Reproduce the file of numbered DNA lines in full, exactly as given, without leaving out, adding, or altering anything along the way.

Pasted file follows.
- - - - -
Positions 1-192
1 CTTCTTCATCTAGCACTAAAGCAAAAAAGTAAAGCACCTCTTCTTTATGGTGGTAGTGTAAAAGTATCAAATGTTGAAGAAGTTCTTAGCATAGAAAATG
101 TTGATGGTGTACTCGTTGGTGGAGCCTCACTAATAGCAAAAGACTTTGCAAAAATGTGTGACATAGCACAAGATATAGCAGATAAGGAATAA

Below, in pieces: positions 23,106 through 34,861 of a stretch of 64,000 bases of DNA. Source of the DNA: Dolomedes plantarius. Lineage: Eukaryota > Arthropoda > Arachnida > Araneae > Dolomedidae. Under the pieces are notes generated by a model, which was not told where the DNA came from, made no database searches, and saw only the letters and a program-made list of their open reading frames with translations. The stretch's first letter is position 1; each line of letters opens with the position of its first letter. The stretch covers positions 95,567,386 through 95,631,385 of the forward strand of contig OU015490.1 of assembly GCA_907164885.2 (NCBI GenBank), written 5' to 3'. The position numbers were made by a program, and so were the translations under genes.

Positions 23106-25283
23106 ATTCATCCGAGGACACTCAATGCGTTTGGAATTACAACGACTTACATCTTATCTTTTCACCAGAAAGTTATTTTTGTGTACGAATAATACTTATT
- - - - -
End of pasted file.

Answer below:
Positions 1-192
1 CTTCTTCATCTAGCACTAAAGCAAAAAAGTAAAGCACCTCTTCTTTATGGTGGTAGTGTAAAAGTATCAAATGTTGAAGAAGTTCTTAGCATAGAAAATG
101 TTGATGGTGTACTCGTTGGTGGAGCCTCACTAATAGCAAAAGACTTTGCAAAAATGTGTGACATAGCACAAGATATAGCAGATAAGGAATAA

Below, in pieces: positions 23,106 through 34,861 of a stretch of 64,000 bases of DNA. Source of the DNA: Dolomedes plantarius. Lineage: Eukaryota > Arthropoda > Arachnida > Araneae > Dolomedidae. Under the pieces are notes generated by a model, which was not told where the DNA came from, made no database searches, and saw only the letters and a program-made list of their open reading frames with translations. The stretch's first letter is position 1; each line of letters opens with the position of its first letter. The stretch covers positions 95,567,386 through 95,631,385 of the forward strand of contig OU015490.1 of assembly GCA_907164885.2 (NCBI GenBank), written 5' to 3'. The position numbers were made by a program, and so were the translations under genes.

Positions 23106-25283
23106 ATTCATCCGAGGACACTCAATGCGTTTGGAATTACAACGACTTACATCTTATCTTTTCACCAGAAAGTTATTTTTGTGTACGAATAATACTTATT